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R.E.M. Shadows and Murmurs

Publication Date: 
July 1983

Oh how things have changed. Really great interview from the Murmur era describing some of the feelings that Michael has in regards to lyrics, politics, and emotion.   
R.E.M. Shadows and Murmurs
Jim Sullivan, Record
July 1983

Boston - Talk about rock 'n' roll bands-their public images and their music-and certain adjectives jump up and wave their hands in the air. Say the Clash and pretty quickly you the to "political." Mention the Cramps and "voodoo rockabilly" comes tagging along.

Talk about R.E.M., yet another fine band from Athens, Georgia, and these sort of words sift to the forefront: Oblique. Hazy. Vague. Look at their cover tof their debut LP, Murmur- a dark, murky, monochromatic shot of dried kudzu, a vine indigenous to ht south. Listen to the music and think of what you remember from the songs-you come up with these gorgeous, hook-laden, minor key melody lines sticking in your brain accompanied by lyrical snippets (and responses) like these-"Talk about the passion" (Which passion? Where?); "Boxcars, pulling out of town" (Why? Where are they going? Why is this important?); "Gardening at night" (a rock song about gardening?! At night?!!)

"House in order . . .wolves at the door" (Oh.) Fragments, shadows, murmurs.

This is confusing

"Good", says R.E.M. singer Michael Stipe, with a pleased, mission accomplished tone.

Alternative America Interview

Alternative America
Publication Date: 

This is really classic early Stipe here.  Slightly arrogant but not too bad. It gets worse as the years go on. 
I enjoy what is said in regards to being in a Pop Band. Stipe throws that around a lot currently and I would like to hear what he has to say now compared to then about Pop Bands.
I also think that his comments about Lyric Sheets as this is something that is included with the albums now. Personally, I think it has to do with being very self-conscious of what he was saying back then and putting his lyrics down on sheets is like taking naked photos of yourself. When you are wearing clothes others can get an idea but nakedness is much different. 
I think it is important to remember that people change their feelings but I would love to do an interview with Stipe referencing quotes of what he said years ago to just see the reaction he would have to his words on paper. I would never think it is fair to hold someone to their statements 20+ years ago.  
Alternative America Interview (1983)
By  Blake Gumprecht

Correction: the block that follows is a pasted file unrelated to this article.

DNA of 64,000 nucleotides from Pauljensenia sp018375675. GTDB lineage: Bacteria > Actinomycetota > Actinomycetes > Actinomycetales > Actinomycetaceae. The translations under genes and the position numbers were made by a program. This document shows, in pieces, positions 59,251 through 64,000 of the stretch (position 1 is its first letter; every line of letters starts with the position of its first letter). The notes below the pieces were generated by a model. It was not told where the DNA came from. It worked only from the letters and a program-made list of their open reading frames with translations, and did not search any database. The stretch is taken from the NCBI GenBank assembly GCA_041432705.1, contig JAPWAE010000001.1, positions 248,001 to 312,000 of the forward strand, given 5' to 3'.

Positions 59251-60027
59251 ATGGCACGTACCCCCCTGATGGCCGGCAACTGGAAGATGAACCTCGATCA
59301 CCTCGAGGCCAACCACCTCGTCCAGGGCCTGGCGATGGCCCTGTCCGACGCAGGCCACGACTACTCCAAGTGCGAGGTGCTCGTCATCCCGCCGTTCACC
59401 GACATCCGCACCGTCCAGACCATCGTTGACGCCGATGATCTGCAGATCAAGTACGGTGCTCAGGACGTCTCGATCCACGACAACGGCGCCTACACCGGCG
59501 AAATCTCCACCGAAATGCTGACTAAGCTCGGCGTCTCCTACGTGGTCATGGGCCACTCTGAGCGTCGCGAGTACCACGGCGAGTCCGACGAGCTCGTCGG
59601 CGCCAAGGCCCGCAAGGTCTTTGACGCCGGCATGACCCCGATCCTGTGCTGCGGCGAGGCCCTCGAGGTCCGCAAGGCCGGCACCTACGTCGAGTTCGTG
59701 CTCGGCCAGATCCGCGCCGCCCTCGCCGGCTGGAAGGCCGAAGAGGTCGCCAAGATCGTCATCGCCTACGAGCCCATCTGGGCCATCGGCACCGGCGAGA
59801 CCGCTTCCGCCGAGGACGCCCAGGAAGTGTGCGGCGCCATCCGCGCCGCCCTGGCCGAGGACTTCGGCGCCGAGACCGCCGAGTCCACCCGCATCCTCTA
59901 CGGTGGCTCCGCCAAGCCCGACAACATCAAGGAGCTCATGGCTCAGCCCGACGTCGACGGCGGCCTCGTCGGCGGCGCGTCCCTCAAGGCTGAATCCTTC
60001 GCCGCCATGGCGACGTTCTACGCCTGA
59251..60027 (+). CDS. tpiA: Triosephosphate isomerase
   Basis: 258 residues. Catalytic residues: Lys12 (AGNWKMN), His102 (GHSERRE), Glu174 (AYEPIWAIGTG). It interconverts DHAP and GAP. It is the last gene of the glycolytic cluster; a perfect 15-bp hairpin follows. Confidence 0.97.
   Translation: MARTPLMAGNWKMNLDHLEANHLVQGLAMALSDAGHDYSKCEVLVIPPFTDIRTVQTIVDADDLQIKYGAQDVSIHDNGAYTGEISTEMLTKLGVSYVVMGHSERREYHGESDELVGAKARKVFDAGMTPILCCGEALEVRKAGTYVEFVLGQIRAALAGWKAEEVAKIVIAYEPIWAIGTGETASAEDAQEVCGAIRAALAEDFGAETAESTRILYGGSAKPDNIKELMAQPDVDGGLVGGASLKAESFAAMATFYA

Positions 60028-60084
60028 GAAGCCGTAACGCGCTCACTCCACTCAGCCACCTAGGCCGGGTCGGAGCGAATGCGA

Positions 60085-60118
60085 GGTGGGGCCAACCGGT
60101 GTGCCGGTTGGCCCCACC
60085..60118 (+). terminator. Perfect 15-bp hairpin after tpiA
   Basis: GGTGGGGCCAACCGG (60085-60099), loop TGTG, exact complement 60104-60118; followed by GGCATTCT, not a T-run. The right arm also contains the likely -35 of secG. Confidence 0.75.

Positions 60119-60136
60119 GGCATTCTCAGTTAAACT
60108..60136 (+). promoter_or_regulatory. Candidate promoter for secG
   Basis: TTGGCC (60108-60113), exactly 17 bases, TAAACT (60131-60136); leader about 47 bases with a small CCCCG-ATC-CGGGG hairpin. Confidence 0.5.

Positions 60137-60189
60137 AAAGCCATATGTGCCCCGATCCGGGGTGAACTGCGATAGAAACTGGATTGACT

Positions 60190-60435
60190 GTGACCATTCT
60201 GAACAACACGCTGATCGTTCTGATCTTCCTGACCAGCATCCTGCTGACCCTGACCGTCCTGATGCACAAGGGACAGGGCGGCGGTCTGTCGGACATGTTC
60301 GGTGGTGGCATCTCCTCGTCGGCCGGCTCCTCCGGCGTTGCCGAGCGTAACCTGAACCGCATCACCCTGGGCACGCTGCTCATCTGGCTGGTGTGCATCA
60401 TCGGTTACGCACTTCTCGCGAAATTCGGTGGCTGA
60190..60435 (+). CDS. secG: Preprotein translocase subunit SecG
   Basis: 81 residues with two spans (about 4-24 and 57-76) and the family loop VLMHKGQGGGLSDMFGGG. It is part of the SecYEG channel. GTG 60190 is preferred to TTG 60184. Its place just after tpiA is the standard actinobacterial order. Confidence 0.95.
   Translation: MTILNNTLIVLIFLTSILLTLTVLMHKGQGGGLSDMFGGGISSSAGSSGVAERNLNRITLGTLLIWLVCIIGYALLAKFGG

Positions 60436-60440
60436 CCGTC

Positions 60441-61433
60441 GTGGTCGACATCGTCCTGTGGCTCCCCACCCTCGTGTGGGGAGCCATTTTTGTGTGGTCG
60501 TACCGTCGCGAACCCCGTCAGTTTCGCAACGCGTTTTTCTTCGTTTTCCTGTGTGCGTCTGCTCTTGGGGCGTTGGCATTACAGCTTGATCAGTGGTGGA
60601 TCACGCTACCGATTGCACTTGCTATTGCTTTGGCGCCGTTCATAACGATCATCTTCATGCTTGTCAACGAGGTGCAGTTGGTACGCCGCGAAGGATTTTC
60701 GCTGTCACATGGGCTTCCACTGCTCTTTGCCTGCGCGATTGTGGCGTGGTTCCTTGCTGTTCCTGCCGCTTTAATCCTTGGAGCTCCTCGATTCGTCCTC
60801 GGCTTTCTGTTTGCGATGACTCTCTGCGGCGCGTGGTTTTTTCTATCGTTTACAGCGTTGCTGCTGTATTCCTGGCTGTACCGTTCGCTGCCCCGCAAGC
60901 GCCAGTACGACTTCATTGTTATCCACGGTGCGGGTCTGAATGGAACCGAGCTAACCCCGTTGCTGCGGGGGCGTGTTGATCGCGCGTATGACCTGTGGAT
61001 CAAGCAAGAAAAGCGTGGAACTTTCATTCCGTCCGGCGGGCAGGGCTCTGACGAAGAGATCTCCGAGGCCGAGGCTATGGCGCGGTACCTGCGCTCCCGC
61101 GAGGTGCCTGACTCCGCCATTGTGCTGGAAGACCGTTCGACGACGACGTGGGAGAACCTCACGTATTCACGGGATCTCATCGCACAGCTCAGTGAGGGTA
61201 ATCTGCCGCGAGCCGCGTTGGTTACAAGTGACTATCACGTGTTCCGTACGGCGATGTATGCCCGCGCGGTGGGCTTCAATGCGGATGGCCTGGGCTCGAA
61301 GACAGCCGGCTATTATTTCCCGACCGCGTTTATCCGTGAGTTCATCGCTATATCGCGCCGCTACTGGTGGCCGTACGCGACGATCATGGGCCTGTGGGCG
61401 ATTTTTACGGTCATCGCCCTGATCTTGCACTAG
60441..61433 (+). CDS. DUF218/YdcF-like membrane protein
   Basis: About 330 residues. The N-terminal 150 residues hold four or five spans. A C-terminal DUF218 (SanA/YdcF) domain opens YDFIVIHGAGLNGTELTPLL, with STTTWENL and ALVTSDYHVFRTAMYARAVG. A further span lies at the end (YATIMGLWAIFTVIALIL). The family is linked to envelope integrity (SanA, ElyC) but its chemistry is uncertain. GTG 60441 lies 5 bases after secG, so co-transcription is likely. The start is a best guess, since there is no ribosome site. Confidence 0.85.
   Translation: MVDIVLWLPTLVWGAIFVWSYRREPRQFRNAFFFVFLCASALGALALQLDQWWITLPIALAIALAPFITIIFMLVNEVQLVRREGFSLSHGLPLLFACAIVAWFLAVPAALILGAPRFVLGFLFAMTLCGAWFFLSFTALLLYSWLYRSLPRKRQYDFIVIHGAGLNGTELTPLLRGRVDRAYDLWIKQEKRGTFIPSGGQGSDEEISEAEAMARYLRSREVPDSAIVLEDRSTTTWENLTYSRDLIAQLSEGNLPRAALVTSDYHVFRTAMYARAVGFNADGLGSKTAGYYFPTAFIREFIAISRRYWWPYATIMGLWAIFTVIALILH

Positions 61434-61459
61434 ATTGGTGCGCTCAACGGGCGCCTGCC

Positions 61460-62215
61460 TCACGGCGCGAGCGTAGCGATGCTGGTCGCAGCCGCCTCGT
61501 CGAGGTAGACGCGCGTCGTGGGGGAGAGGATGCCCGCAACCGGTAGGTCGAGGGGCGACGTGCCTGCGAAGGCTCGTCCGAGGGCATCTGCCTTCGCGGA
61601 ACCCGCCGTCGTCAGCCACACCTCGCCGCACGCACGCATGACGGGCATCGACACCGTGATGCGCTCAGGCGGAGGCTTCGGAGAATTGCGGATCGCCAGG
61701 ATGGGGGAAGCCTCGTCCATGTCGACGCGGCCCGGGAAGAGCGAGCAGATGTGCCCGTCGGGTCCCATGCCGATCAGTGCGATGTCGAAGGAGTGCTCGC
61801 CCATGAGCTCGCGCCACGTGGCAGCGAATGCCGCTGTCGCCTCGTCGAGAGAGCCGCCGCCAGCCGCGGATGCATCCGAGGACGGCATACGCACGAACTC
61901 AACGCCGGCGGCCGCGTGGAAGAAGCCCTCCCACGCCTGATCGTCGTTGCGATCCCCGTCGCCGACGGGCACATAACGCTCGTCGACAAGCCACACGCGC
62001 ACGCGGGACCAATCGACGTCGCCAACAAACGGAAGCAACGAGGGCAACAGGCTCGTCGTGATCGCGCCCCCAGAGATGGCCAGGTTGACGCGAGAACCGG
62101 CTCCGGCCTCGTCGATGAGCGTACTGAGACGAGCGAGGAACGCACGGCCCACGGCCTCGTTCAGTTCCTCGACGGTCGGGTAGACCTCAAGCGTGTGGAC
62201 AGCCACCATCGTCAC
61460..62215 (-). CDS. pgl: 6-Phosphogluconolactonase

R.E.M. Interview With Tony Fletcher

Publication Date: 
Late 1983

This is not one of those interviews with any fireworks but interesting nonetheless. It also seems that Mike and Bill were always doing something else and that Peter was the main guy doing interviews. It's engaging listening to Peter selling these reviewers about what R.E.M. is all about, selling himself like a dirty whore to these rock critics. He knows their language and I bet charges them 2.99 a minute to listen to him go off on the music biz, radio, etc.

And then of course Michael sits in the corner and makes a quip every once in awhile that doesn’t make any sense or have any rhyme or reason to it. Well maybe not that much here but that point will become more obvious as the interviews roll on.

This interview looks like from their first European trip after Murmur had been released. It's nice and long and Mr. Fletcher had written a book about R.E.M., so there is a genuine fan talking about him. I like this because it is probably his first article about them and you can hear his growing admiration for the band. 

(Late 1983) R.E.M. interview with Tony Fletcher

Without doubt, one of the finest albums of 1983 was R.E.M.'s debut 'Murmur'. Surprisingly successful in their American homeland (going top 40), it eventually picked up some worthy attention here when the band visited these shores in November. With a name standing for Rapid Eye Movement (the effect of dreaming) it is not surprising to find their music warm and emotional, a trance-like collection of hidden moments and memories. Using the simplicity of jangling guitars, a bright piano and Michael Stripe's* almost Morrison-esque voice, R.E.M. managed to put together an album that grows on the listener like no other I've ever encountered - on the first hearing its good but by the fifty-first it's a classic.

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